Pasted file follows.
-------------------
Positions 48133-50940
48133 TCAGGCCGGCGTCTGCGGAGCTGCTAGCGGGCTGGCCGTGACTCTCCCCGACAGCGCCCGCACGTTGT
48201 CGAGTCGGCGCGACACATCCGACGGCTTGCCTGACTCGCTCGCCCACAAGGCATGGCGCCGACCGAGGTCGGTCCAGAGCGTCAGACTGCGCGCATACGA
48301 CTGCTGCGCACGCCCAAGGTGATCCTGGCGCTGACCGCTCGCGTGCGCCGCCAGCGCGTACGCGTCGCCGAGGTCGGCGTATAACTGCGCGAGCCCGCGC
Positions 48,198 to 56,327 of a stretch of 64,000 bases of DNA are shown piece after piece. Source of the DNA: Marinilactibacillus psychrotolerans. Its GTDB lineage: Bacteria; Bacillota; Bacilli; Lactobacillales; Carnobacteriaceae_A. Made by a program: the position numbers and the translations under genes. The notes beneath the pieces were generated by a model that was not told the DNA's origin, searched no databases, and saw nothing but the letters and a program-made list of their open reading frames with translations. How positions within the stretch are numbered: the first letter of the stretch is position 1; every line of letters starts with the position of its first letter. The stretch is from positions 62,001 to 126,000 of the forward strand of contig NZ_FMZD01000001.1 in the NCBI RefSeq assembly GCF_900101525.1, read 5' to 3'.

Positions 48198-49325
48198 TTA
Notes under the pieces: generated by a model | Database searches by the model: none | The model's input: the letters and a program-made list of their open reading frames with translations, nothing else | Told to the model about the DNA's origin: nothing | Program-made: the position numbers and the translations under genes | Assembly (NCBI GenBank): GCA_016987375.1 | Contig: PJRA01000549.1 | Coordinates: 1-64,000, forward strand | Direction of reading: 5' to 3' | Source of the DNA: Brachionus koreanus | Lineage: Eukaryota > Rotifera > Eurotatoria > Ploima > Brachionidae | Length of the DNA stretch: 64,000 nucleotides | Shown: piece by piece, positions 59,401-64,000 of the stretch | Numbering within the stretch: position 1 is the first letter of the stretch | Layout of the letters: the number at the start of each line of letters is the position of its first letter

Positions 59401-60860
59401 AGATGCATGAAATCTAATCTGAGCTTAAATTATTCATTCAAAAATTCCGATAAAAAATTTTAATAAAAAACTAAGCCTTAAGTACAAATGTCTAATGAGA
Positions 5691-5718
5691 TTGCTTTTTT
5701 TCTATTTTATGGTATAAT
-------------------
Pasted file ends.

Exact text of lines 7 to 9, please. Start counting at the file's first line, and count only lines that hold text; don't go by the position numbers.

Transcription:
48198 TTA
Notes under the pieces: generated by a model | Database searches by the model: none | The model's input: the letters and a program-made list of their open reading frames with translations, nothing else | Told to the model about the DNA's origin: nothing | Program-made: the position numbers and the translations under genes | Assembly (NCBI GenBank): GCA_016987375.1 | Contig: PJRA01000549.1 | Coordinates: 1-64,000, forward strand | Direction of reading: 5' to 3' | Source of the DNA: Brachionus koreanus | Lineage: Eukaryota > Rotifera > Eurotatoria > Ploima > Brachionidae | Length of the DNA stretch: 64,000 nucleotides | Shown: piece by piece, positions 59,401-64,000 of the stretch | Numbering within the stretch: position 1 is the first letter of the stretch | Layout of the letters: the number at the start of each line of letters is the position of its first letter

Positions 59401-60860